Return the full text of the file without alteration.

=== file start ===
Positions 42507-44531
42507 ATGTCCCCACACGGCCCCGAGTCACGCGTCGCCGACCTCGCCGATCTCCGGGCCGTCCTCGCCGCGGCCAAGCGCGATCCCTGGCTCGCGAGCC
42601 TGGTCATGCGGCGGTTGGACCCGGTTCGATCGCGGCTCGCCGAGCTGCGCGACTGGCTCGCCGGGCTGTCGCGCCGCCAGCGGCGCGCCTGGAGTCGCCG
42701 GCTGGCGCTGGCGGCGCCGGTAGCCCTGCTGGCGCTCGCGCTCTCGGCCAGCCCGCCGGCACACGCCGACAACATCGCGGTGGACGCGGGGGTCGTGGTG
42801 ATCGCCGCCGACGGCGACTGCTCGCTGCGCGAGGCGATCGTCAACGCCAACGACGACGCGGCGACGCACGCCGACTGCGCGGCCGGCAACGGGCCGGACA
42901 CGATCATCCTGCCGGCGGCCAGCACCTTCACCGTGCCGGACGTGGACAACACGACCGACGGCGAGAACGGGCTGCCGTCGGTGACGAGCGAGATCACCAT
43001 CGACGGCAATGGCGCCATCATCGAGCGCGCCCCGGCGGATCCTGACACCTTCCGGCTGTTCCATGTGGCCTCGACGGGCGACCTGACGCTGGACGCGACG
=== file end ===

Positions 42507-44531
42507 ATGTCCCCACACGGCCCCGAGTCACGCGTCGCCGACCTCGCCGATCTCCGGGCCGTCCTCGCCGCGGCCAAGCGCGATCCCTGGCTCGCGAGCC
42601 TGGTCATGCGGCGGTTGGACCCGGTTCGATCGCGGCTCGCCGAGCTGCGCGACTGGCTCGCCGGGCTGTCGCGCCGCCAGCGGCGCGCCTGGAGTCGCCG
42701 GCTGGCGCTGGCGGCGCCGGTAGCCCTGCTGGCGCTCGCGCTCTCGGCCAGCCCGCCGGCACACGCCGACAACATCGCGGTGGACGCGGGGGTCGTGGTG
42801 ATCGCCGCCGACGGCGACTGCTCGCTGCGCGAGGCGATCGTCAACGCCAACGACGACGCGGCGACGCACGCCGACTGCGCGGCCGGCAACGGGCCGGACA
42901 CGATCATCCTGCCGGCGGCCAGCACCTTCACCGTGCCGGACGTGGACAACACGACCGACGGCGAGAACGGGCTGCCGTCGGTGACGAGCGAGATCACCAT
43001 CGACGGCAATGGCGCCATCATCGAGCGCGCCCCGGCGGATCCTGACACCTTCCGGCTGTTCCATGTGGCCTCGACGGGCGACCTGACGCTGGACGCGACG